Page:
The venture board sets goals and strategy, secures financial and talent resources, and supplies metered funding based on milestones. They also manage the portfolio of initiatives by determining which bets are going well, which ones should end, and when to reallocate people and assets to a more promising initiative. The venture board should meet every 6 to 8 weeks for 2 hours and be available for immediate decisions requested by ventures. The venture board has end-to-end accountability from scouting to scaling of new ventures. They find thematic ideas linked to strategic guidelines, validate certain initiatives, and, if successful, they can be built and spun off or embedded within a business unit.

How Is Progress Measured?

There are several milestones where the venture team makes progress. In the first five weeks, the goal is to validate idea potential. The team needs to find a problem worth solving, one that is big enough for the venture board to invest in. KPI’s include:

  • Identification of clear pain points of target customers
  • A proven match between the idea and that pain point
  • Discovering the rough size of the opportunity

From there, the team can start building a Minimum Viable Product. This phase can take 12–15 weeks, plus time to produce a sample product. The goal is to acquire the first customers and KPI’s include:

  • Creating an MVP with a clear proposition (target, USP, price, channel)
  • Acquiring first customers through eCommerce and test stores
  • Identifying the total available market
  • Drafting pro forma profit and loss

If the product is getting good traction, it’s time to launch it in a pilot market. This business model fit phase takes 18–24 weeks, plus time for refining the product/tech. Recurring revenue is the goal, with KPI’s of:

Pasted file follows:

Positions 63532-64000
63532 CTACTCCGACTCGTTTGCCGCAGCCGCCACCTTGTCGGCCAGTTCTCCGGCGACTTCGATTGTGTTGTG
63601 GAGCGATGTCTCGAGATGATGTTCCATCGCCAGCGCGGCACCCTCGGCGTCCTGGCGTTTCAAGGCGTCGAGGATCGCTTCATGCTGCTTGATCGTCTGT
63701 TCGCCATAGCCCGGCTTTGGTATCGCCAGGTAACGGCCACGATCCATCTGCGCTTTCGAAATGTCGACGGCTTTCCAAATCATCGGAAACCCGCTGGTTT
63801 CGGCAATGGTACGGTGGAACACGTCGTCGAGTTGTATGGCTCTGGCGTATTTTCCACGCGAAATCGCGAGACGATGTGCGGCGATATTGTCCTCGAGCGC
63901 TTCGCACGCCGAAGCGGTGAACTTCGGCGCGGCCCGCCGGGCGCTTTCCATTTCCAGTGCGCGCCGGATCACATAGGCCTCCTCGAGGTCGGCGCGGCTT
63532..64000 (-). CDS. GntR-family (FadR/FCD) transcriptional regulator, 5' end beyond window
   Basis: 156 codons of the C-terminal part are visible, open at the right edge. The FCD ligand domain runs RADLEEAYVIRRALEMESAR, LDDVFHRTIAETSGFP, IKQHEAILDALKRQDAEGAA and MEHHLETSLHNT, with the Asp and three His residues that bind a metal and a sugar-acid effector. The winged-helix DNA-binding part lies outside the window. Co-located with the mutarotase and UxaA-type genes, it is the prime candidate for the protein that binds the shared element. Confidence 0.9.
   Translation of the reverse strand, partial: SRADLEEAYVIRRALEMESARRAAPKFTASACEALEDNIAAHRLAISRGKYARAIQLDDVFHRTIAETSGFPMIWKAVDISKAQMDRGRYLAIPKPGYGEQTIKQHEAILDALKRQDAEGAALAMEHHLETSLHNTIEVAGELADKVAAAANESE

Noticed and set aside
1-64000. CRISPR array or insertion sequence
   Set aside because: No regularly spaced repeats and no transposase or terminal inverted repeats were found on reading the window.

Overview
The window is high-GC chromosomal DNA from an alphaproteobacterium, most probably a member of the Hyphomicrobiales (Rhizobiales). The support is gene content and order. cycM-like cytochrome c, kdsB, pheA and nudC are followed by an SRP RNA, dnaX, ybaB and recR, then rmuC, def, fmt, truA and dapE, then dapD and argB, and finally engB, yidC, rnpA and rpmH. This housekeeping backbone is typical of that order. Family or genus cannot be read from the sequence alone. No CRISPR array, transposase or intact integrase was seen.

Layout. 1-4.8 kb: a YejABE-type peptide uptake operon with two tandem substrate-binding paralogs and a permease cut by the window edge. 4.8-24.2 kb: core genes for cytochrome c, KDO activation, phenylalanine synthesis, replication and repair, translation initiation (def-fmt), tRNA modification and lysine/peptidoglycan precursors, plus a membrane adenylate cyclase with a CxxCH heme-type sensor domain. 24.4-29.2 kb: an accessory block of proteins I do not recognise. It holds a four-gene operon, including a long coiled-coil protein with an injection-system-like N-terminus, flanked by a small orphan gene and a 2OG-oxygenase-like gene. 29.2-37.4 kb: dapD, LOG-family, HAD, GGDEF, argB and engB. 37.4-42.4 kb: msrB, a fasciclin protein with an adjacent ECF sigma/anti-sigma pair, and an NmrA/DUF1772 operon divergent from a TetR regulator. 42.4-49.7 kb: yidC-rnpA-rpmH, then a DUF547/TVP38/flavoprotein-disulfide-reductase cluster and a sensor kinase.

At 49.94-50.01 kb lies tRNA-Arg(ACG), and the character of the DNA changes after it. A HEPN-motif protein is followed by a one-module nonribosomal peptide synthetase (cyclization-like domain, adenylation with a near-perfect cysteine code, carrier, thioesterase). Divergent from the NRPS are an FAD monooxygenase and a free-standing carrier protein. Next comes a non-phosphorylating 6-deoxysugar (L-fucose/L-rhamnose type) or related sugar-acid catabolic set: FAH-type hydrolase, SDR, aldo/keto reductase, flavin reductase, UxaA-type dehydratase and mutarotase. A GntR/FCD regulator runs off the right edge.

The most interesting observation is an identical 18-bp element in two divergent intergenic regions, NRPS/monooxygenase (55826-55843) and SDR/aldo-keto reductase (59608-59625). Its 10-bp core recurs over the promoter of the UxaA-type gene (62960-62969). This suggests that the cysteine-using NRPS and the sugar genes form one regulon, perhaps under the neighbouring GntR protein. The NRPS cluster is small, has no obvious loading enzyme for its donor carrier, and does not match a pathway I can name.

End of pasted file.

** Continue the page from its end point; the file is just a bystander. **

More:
• Customer acquisition (through e-channels and retail)
  • Recurring revenues
  • Cost of acquisition
  • Cost of goods sold
  • Customer retention

The final stage is to scale in multiple markets. There is no timeline for this phase. The goal is to create a profitable business with a sustainable and repeatable business model.

The venture board needs to support and develop an organization around the front line. Which means give people closest to the customer more responsibility so employees can solve customer problems faster and build the next business. The venture board needs to empower the innovation team to make decisions quickly.

Venture building is not a pure marketing exercise, and decisions can’t wait to be made with 100% of the information. Decisions need to be made every day, with more strategic decisions made every 6 to 8 weeks.

Patience Is Key

If we want to launch a product successfully, the possibility of revenue needs to be understood very quickly. But it takes patience to build a business. So we want to forecast how fast we can grow while managing expectations with senior managers. Leaders need to demonstrate how to make problems smaller by solving the specific, instead of debating the ideological.

They must also support the teams by listening, coaching, giving, and celebrating milestones and achievements. They should explore what the teams are learning without judgment, and shift the focus away from micromanaging. Instead, leaders should facilitate peer-to-peer learning and collaboration across silos and business units.

This is a piece from The Innovator’s Handbook 2021. If you’re keen to dive into the best and latest on corporate innovation, request your copy here. To discuss anything Strategy, Leadership & Governance, join our upcoming Innov8rs Connect online event, 16-20 November.